“Faggot!”

~~~~~

In other writing news, Chapters 40 and 41 of Waiting For Spring were posted at Readers and Writers Blog on Sunday. Tess is starting to heal…finally. Also new at R&W Blog is Chapters 16 and 17 of Ann M. Pino’s Steal Tomorrow. And Mr. Sid Leavitt has posted an excerpt of his very excellent book, Adrift in America. I’ve blogged about how much I enjoyed reading it before, and I’d like to recommend it to y’all again.

Adrift in America, Idol for Writers, Readers And Writers Blog, work, writing

Changes and Reflections


You may (or possibly may not) have noticed that my posting has been rather spotty here over the past month or so. One of the reasons for that is a lack of sleep due to my work schedule (I’ve been averaging about 2-3 hours a day on work days), and the resulting Slush Puppy Brain that results. Starting this weekend that will change. I’ll be working 2nd shift on weekends instead of 3rd shift during the week. In addition to the benefits that come with actually sleeping at night, it should mean a drastic increase in posts here (and comments on my buddy’s blogs). And–fear not!–even though customers typically wear their pants on 2nd shift, I should still see enough weirdness to keep this blog interesting.

In other news, I survived another week at Idol For Writers. This is my take on the assigned topic, Reflections:

~~~~~

An eight-year-old boy saunters down the street, smiling proudly, armed with a powerful new weapon, a gift from his father the evening before.

He slips open the schoolyard gate and surveys the crowd with his sharp, green eyes, so like his daddy’s: Girls skipping rope; boys shooting hoops; teachers chatting amongst themselves, tired and bored. And, sitting by himself, leaning against a solitary tree, reading a book, is his target.

He makes his way over, fists stuffed tightly into his pockets, twitching to keep the grin off his face until just the right moment. He comes to a stop directly in front a pair of white, spotless shoes, rolling the weapon around his tongue, savoring the jagged consonants and tangy vowels. His father’s voice echoes in his ears as he lets loose his grin, pulls the trigger, and fires the word directly into his target’s fragile, tender heart:

“Faggot!”

~~~~~

In other writing news, Chapters 40 and 41 of Waiting For Spring were posted at Readers and Writers Blog on Sunday. Tess is starting to heal…finally. Also new at R&W Blog is Chapters 16 and 17 of Ann M. Pino’s Steal Tomorrow. And Mr. Sid Leavitt has posted an excerpt of his very excellent book, Adrift in America. I’ve blogged about how much I enjoyed reading it before, and I’d like to recommend it to y’all again.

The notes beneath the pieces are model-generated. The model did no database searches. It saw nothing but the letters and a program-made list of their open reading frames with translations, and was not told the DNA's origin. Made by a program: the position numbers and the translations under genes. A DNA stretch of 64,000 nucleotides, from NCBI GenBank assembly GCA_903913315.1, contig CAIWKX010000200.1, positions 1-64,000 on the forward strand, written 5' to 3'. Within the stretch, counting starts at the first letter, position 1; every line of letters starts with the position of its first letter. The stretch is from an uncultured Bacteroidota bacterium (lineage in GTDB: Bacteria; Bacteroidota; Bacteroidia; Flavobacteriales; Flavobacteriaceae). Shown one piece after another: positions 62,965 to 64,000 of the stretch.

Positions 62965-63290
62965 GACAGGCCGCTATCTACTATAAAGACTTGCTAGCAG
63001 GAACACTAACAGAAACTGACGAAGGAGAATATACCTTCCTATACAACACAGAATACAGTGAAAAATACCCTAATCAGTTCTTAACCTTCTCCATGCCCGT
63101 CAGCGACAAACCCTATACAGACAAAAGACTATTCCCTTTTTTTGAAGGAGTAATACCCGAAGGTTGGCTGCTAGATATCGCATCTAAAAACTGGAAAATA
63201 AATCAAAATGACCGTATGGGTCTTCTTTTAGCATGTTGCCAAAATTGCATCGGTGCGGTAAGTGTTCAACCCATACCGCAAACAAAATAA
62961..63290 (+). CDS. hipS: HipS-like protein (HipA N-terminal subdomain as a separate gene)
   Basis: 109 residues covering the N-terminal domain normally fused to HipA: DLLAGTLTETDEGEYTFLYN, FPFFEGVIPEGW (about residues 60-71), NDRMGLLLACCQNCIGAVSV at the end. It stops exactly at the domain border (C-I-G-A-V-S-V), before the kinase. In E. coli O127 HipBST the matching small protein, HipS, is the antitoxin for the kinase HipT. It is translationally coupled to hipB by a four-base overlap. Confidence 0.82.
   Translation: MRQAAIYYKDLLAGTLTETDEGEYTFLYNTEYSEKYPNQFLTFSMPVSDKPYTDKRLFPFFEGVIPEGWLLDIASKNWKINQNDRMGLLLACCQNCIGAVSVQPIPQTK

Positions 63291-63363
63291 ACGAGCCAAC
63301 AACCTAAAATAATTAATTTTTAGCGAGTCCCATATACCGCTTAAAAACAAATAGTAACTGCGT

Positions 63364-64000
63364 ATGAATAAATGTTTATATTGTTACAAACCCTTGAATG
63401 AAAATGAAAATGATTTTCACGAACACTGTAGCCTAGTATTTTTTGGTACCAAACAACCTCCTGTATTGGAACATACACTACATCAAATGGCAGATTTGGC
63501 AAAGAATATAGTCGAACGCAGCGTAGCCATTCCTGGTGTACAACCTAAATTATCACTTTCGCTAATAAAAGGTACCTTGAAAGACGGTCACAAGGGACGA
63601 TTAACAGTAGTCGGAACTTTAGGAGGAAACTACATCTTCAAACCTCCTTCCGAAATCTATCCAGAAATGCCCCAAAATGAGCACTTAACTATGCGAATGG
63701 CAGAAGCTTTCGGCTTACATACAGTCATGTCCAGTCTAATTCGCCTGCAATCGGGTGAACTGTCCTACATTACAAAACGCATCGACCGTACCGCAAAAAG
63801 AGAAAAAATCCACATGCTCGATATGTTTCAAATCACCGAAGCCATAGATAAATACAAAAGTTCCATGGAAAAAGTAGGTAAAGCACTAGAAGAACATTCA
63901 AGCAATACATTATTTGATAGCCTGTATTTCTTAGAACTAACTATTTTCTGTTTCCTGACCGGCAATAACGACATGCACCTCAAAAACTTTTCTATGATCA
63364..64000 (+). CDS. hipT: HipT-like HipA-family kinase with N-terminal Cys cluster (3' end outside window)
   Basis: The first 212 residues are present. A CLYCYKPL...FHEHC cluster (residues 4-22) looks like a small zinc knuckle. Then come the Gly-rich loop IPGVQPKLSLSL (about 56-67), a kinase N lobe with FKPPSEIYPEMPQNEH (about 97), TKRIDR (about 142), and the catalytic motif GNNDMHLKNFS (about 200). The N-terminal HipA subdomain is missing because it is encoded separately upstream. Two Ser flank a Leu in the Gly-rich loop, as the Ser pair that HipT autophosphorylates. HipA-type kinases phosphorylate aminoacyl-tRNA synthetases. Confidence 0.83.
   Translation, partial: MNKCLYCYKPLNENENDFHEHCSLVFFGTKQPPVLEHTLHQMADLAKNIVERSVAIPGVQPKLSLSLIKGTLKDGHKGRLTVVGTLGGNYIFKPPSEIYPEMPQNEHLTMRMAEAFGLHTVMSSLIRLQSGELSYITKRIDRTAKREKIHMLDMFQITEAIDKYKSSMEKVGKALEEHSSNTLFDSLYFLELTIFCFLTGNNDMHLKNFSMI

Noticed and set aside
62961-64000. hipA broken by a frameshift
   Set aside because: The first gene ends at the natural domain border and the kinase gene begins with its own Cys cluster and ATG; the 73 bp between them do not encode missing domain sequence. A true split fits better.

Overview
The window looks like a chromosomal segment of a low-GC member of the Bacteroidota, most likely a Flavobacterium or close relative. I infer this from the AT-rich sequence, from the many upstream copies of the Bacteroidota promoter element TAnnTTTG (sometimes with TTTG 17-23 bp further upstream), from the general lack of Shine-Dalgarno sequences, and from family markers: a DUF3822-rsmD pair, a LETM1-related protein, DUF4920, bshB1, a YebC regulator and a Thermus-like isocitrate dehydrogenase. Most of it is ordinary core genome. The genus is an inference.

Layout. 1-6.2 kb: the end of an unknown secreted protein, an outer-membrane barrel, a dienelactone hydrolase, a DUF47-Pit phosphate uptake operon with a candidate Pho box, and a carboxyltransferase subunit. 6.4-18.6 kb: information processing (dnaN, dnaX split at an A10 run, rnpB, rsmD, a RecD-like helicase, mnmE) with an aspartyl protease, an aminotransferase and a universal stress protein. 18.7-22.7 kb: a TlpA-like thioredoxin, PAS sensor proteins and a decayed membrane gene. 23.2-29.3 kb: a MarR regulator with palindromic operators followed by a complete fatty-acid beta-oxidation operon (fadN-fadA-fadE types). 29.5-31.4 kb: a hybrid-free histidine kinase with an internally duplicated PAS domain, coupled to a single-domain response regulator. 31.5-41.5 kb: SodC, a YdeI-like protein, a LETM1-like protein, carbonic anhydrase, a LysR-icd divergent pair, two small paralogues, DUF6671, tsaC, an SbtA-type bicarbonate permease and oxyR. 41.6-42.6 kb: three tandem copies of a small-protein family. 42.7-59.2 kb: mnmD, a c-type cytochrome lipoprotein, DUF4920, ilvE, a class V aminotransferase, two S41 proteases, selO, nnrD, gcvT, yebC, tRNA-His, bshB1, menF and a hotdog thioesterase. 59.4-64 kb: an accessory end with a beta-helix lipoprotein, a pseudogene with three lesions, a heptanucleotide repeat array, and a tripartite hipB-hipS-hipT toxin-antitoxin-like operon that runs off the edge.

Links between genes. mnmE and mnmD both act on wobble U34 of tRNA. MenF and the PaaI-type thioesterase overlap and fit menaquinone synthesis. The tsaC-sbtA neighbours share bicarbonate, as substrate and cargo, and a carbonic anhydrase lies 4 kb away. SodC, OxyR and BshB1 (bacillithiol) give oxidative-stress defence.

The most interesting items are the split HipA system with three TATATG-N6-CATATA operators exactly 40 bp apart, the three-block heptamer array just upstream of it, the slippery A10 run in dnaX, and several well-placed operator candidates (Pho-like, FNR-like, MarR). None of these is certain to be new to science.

Mom, Readers And Writers Blog, waiting for spring, writing

I am not Tess Dyer

I know it’s not uncommon for a first novel to be at least semi-autobiographical, and judging by the sympathetic tone of some of the emails I’ve been getting lately, it seems that a lot of you think that’s the case with Waiting For Spring. Thankfully, I can say that it isn’t. Tess and I share some similarities: eye color, short stature, a tendency towards being a smart ass. We’re both avid Red Sox fans and both live in Small Town, Maine. I used my own ‘voice’–so to speak–for the narration. (Tackling the task of writing a first novel was much less daunting that way.) But the actual events of her life were in no way taken from mine. I sat down to write WFS over two-and-a-half-years ago with absolutely no plot in mind. I had no specific axes to grind, no confessions to make, no burdens with anyone’s name stamped in big, block letters to set down. Just thirty-five-and-a-half years of being a human being to sort through and a certainty that I had the talent to make something out of it.

I had been abandoned by someone who should have stayed around, then given the Someone who took his place a ration and a half of shit. Groaned about the minor imperfections of my mother, only to count my blessings when confronted with the gross imperfections of the mothers of some of my friends. I had loved and lost, then loved again. Shed tears with friends as they struggled with the heartbreak that comes when a mate has been unfaithful, and later thanked God out loud that it wasn’t me. Watched other friends who were too young being buried in the cold, hard ground.

I had known what it was like to wonder where my next meal was coming from when my husband lost his job, making due for weeks with mac & cheese and tunafish, grateful that there was such a thing as government aid to help us through the roughest spots; then grumbled as I watched people who’d never worked a day in their lives buying lobster with their food stamps. I had trusted people who didn’t deserve it, and turned my back on people who did. I found out what it’s like to not tell someone “I love you” in time, then vow to never make that mistake again; knowing full well that I probably will. I found out, too, that forgiveness works both ways.

There was a summer when it seemed everyone I knew who wasn’t in rehab should’ve been. An autumn when my brother was so sick that I prayed for God to take him away, to end his suffering; only to thank Him profusely as I watched my brother walk out of the hospital a week later. Moments when I looked at the ungrateful faces of the children I’d fought Nature to conceive and wondered why the hell I’d bothered; only to be followed by moments I couldn’t remember what life had been like before it had been blessed with their laughter. Dark times–even the happiest couples have them–when I had imagined what life would be like if I was on my own, single and carefree again; only to have those empty images blow away like ash when I heard the sound of my name in his voice…

So, although I can say that the novel is not factually autobiographical, I will admit that it is, perhaps, emotionally autobiographical. Still…I am not Tess Dyer.